Mr. Hills was married to Theresa Burton, October 17, 1866, and to them have been born six children; namely, Lewis B., Maria T., Edgar S., Eugene R., Herbert T. (deceased), and Harold H. Mr. Hills resides at 425 East First South Street, Salt Lake City.


Holbrook, Lafayett E.

Among the most prominent of Utahans is Lafayette Holbrook of Provo, who was twice mayor of that city, serving from 1893 to 1897.

Mr. Holbrook is a native of Utah, born in Salt Lake City, September 7, 1850. His ancestors were early New Englanders, his grandfather, Moses Holbrook, being a native of the Bay State, born in Sturbridge in 1779. His father, Chandler Holbrook, who was an engineer, and his mother, Eunice Dunning, were born in New York and were pioneers of Utah. They resided in Salt Lake City until 1852. When Lafayette Holbrook was two years old they removed to Fillmore, where the subject of this sketch resided until 1880.

During his residence in Fillmore he engaged in farming and stock-raising, particularly the latter. In 1871 he purchased cattle in the region around Abilene, Kansas, and drove them to Utah, and in 1873 he visited Texas, where he purchased cattle and drove them also through to Utah.

In October, 1873, Mr. Holbrook went to Europe. During his sojourn there he visited France, but spent most of his time in the British Isles, returning to Utah in 1875. In 1876 he was, on October 9th, married to Emily A. Hinckley. Ten children were born to them, seven of whom are living. They are: Lafayette H., Jean Clara, Eunice A., Ora L., Florence L., Ruth and Lincoln Holbrook. Those dead are Emmet G., Ava Luvile and Lillian M.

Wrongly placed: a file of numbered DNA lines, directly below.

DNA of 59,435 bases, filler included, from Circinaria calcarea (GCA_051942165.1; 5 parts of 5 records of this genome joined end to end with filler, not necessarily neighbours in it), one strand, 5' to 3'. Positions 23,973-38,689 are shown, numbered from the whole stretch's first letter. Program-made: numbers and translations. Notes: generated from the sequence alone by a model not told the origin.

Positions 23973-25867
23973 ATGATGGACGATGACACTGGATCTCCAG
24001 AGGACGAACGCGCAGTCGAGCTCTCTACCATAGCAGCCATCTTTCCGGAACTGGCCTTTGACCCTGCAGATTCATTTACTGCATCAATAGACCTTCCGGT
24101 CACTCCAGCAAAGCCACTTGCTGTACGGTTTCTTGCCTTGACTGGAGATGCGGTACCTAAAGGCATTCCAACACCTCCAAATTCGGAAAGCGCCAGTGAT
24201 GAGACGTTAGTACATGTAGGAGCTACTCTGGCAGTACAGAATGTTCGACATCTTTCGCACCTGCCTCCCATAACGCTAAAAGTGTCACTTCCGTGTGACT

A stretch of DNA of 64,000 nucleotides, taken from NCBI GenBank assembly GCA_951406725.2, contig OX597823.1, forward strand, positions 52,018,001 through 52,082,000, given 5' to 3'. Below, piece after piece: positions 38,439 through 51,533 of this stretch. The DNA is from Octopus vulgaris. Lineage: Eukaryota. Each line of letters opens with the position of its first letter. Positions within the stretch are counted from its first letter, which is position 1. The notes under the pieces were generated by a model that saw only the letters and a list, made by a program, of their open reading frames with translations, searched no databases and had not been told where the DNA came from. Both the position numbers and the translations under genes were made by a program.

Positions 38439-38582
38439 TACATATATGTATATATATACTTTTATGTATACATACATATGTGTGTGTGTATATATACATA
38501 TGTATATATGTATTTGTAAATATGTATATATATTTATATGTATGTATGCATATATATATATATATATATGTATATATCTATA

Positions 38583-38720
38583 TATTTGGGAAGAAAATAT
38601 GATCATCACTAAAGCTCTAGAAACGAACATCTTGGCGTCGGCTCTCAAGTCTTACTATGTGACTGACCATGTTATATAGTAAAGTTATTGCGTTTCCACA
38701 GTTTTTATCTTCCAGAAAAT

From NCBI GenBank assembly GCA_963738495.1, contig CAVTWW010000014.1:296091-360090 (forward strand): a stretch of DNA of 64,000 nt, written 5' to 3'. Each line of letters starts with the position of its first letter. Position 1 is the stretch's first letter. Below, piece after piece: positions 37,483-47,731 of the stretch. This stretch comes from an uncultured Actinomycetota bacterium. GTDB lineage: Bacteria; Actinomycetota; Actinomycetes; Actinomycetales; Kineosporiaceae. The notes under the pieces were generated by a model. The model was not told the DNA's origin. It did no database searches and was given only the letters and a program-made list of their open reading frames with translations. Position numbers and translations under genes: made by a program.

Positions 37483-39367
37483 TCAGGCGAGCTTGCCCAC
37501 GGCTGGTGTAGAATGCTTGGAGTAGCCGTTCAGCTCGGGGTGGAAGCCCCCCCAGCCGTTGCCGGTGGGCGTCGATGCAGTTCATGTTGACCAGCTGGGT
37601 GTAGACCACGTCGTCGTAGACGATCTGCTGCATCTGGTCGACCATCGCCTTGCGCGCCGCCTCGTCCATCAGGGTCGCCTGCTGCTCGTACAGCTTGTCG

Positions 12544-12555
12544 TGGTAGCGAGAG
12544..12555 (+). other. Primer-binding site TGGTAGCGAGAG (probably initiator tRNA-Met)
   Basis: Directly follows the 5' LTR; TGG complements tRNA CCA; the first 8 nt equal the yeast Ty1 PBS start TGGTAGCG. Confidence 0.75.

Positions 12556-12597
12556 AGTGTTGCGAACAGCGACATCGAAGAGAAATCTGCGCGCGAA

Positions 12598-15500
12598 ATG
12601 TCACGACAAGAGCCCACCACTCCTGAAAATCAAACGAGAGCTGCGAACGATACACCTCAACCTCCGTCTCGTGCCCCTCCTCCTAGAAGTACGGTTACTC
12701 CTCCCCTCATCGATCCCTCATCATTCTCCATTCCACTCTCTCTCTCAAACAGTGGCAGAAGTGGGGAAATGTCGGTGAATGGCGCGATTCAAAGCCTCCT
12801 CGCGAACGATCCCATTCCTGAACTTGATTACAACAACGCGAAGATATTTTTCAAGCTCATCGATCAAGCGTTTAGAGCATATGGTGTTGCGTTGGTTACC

In 1877 Mr. Holbrook was elected assessor and collector of Millard County, which office he held four years. In December, 1880, he removed from Fillmore, going to Frisco, in Beaver County, where he for seven years engaged in merchandising and mining. He has retained his interest in a number of mining and industrial companies which he developed and built up, both in Utah and in other States. He is an official in many of these and manager of several.

In 1890 Mr. Holbrook removed from Fillmore to Provo, where he still resides. He was proprietor for seven years of the Roberts House, one of the best known hostelries in Utah. He has aided in the development of many Utah County enterprises.

In 1896 Mr. Holbrook was the Republican nominee for congressman, but with his party was defeated, due to the battle waged for silver in the State.

His oldest son, Lafayette H., has spent three and one-half years abroad, going around the world, departing from Vancouver, British Columbia, and returning via New York. While on his tour he visited many of the islands of the Pacific, Australia, the Holy Land and many other places in the old world. His three eldest daughters, Jean Clara, Eunice A., and Ora L., have visited Europe, Jean Clara remaining there for two years.